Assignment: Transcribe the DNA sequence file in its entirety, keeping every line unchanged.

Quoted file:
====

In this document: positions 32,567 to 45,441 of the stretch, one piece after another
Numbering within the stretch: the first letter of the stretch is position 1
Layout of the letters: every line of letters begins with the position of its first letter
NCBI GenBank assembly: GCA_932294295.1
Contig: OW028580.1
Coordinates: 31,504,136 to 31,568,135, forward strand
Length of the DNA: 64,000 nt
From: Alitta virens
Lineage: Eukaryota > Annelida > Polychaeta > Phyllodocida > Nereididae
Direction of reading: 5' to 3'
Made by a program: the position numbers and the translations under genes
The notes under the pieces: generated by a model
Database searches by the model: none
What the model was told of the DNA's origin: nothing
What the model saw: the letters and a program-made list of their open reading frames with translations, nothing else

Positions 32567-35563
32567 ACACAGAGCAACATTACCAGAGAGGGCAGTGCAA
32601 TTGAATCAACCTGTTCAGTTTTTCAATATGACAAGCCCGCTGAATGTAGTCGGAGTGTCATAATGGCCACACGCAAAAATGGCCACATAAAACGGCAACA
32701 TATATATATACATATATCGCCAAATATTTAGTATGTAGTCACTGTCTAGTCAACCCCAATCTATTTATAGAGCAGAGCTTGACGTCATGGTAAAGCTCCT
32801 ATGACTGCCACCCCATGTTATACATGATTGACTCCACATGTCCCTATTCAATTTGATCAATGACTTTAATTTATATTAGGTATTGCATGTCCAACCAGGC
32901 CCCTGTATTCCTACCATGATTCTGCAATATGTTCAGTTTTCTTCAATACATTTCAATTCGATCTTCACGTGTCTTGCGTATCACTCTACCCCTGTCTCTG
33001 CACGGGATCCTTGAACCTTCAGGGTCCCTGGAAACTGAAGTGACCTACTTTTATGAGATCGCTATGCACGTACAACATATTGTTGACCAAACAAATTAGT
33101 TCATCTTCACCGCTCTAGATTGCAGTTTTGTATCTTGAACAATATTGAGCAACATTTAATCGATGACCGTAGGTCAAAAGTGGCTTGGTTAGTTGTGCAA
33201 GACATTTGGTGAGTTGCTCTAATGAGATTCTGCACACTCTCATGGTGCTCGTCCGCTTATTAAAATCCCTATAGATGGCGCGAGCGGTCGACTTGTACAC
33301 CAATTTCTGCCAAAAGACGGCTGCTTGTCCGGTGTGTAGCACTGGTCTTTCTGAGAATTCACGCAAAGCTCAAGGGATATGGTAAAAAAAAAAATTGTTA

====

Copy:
In this document: positions 32,567 to 45,441 of the stretch, one piece after another
Numbering within the stretch: the first letter of the stretch is position 1
Layout of the letters: every line of letters begins with the position of its first letter
NCBI GenBank assembly: GCA_932294295.1
Contig: OW028580.1
Coordinates: 31,504,136 to 31,568,135, forward strand
Length of the DNA: 64,000 nt
From: Alitta virens
Lineage: Eukaryota > Annelida > Polychaeta > Phyllodocida > Nereididae
Direction of reading: 5' to 3'
Made by a program: the position numbers and the translations under genes
The notes under the pieces: generated by a model
Database searches by the model: none
What the model was told of the DNA's origin: nothing
What the model saw: the letters and a program-made list of their open reading frames with translations, nothing else

Positions 32567-35563
32567 ACACAGAGCAACATTACCAGAGAGGGCAGTGCAA
32601 TTGAATCAACCTGTTCAGTTTTTCAATATGACAAGCCCGCTGAATGTAGTCGGAGTGTCATAATGGCCACACGCAAAAATGGCCACATAAAACGGCAACA
32701 TATATATATACATATATCGCCAAATATTTAGTATGTAGTCACTGTCTAGTCAACCCCAATCTATTTATAGAGCAGAGCTTGACGTCATGGTAAAGCTCCT
32801 ATGACTGCCACCCCATGTTATACATGATTGACTCCACATGTCCCTATTCAATTTGATCAATGACTTTAATTTATATTAGGTATTGCATGTCCAACCAGGC
32901 CCCTGTATTCCTACCATGATTCTGCAATATGTTCAGTTTTCTTCAATACATTTCAATTCGATCTTCACGTGTCTTGCGTATCACTCTACCCCTGTCTCTG
33001 CACGGGATCCTTGAACCTTCAGGGTCCCTGGAAACTGAAGTGACCTACTTTTATGAGATCGCTATGCACGTACAACATATTGTTGACCAAACAAATTAGT
33101 TCATCTTCACCGCTCTAGATTGCAGTTTTGTATCTTGAACAATATTGAGCAACATTTAATCGATGACCGTAGGTCAAAAGTGGCTTGGTTAGTTGTGCAA
33201 GACATTTGGTGAGTTGCTCTAATGAGATTCTGCACACTCTCATGGTGCTCGTCCGCTTATTAAAATCCCTATAGATGGCGCGAGCGGTCGACTTGTACAC
33301 CAATTTCTGCCAAAAGACGGCTGCTTGTCCGGTGTGTAGCACTGGTCTTTCTGAGAATTCACGCAAAGCTCAAGGGATATGGTAAAAAAAAAAATTGTTA